Relief may require only a $4 generic.
Acute migraine headaches may be stopped or often reduced in intensity with beta blocker eye drops, the widely available glaucoma medication that costs as little as $4 per bottle, according to John C. Hagan III, MD and Carl V. Migliazzo, MD, both of Kansas City, Mo. The pair have published a study of seven acute migraines patients treated over a multi-year period.1 While the daily use of beta blocker pills has proved effective in preventing chronic migraine headaches, they have been unsuccessful in treating acute, sudden-onset migraines. Beta-blocker eye drops, however, are absorbed more quickly than pills by tear duct drainage onto the nasal mucosa, the investigators say, achieving therapeutic plasma levels “within minutes.”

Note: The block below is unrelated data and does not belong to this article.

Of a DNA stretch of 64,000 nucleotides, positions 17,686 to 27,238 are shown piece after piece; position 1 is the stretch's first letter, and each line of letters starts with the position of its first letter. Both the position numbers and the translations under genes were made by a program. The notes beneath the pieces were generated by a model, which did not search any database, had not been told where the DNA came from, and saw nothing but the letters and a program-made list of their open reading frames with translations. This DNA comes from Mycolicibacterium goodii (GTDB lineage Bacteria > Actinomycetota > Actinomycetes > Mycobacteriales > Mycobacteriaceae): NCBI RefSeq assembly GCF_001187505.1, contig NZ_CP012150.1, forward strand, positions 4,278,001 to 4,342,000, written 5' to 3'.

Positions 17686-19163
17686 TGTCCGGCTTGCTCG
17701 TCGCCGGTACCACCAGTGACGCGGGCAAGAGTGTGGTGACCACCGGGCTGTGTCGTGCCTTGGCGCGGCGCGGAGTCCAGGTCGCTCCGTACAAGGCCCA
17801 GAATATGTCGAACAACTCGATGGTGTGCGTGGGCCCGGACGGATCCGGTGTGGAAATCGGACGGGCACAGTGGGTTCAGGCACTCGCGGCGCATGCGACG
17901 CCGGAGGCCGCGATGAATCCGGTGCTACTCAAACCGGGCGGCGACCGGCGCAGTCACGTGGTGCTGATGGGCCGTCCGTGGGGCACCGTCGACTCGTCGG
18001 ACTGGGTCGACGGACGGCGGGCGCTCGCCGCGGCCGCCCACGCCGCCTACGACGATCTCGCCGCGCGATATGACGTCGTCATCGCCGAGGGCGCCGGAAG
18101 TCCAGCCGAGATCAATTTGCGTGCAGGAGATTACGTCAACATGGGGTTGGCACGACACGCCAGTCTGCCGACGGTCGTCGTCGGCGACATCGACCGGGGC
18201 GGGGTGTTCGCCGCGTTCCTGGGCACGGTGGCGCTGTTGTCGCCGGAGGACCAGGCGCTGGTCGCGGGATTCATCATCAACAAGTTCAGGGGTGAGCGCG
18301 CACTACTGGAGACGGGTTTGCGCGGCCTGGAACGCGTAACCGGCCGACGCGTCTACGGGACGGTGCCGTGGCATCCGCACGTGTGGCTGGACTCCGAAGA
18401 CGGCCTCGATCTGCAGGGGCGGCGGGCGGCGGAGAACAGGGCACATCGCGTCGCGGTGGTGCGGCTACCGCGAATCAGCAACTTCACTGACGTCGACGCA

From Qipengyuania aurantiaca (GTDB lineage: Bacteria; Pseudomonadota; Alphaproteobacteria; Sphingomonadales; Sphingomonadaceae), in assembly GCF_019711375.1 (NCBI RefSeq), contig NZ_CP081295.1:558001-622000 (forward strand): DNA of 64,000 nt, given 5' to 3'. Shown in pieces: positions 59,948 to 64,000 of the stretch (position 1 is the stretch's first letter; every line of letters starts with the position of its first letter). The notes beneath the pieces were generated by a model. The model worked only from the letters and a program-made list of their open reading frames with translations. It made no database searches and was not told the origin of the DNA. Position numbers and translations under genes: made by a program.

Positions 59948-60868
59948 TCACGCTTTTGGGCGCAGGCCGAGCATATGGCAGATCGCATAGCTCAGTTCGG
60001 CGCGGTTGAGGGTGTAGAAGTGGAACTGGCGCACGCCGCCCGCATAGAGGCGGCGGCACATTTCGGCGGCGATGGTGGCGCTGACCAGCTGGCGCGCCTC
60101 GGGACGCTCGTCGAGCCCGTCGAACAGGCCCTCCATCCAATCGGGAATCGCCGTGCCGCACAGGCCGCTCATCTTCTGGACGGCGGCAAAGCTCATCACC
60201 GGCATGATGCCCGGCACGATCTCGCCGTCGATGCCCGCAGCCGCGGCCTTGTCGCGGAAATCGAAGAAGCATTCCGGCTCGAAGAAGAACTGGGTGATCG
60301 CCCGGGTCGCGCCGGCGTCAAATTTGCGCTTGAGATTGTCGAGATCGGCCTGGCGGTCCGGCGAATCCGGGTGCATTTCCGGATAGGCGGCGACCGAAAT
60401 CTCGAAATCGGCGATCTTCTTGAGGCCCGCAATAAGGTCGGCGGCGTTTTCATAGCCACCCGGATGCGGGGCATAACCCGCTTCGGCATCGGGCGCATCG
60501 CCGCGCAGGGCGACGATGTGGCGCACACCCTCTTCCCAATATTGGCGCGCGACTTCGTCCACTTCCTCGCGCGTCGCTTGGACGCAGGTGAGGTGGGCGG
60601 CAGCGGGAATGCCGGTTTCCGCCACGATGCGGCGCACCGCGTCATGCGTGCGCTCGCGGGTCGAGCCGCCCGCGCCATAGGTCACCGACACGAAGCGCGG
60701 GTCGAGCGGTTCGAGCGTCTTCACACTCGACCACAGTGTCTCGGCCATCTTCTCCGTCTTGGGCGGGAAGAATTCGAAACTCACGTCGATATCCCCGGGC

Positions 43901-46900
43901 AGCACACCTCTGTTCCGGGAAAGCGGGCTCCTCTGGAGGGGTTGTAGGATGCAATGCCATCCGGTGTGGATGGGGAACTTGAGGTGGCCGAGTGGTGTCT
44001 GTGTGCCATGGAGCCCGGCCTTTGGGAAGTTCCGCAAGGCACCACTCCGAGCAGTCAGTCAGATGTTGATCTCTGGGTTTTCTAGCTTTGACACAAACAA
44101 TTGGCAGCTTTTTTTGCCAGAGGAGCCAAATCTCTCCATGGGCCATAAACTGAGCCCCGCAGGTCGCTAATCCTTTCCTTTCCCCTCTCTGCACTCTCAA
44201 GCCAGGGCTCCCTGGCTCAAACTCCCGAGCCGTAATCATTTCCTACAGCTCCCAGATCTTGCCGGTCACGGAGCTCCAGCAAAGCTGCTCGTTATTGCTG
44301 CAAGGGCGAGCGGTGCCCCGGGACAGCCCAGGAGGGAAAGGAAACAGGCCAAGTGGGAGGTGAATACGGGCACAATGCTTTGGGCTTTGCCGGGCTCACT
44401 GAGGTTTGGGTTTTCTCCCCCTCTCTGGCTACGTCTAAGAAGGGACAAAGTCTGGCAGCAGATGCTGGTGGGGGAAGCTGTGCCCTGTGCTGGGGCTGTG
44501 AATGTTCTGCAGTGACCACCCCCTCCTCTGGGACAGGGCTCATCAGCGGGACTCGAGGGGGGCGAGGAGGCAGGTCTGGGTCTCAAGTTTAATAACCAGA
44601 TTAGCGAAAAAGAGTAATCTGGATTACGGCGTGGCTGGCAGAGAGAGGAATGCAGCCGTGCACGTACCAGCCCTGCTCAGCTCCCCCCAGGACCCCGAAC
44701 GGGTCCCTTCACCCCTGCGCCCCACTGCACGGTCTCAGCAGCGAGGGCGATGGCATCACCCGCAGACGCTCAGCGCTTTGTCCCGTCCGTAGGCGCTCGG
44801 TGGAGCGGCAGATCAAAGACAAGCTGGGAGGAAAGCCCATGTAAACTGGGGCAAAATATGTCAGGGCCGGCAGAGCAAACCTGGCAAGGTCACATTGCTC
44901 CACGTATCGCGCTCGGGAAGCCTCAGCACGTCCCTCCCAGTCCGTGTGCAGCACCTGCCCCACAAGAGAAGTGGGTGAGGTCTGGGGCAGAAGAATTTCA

Drs. Hagan and Migliazzo note that their study is small, selective and retrospective — all seven of the case studies involved female patients, for instance — and as their peer reviewers pointed out, controlled prospective studies are needed. The University of Kansas
Medical Center, Kansas City, plans to launch its own prospective study and has invited Drs. Hagan and Migliazzo to be part of the protocol development.
While the findings are exciting, Dr. Hagan notes that developing a commercial product may be problematic. “Big pharma has some interest in trying to develop a commercial product,” he says. “But obviously, there is no way a company could justify the investment required to get an FDA-approved indication for an eye drop that’s available for $4. There would have to be some sort of unique delivery system that would be patentable.” Dr. Hagan points out physicians who want to try the treatment using generic beta blocker eye drops should read the study and inform the patient of its’ off-label use. “They could do that today.”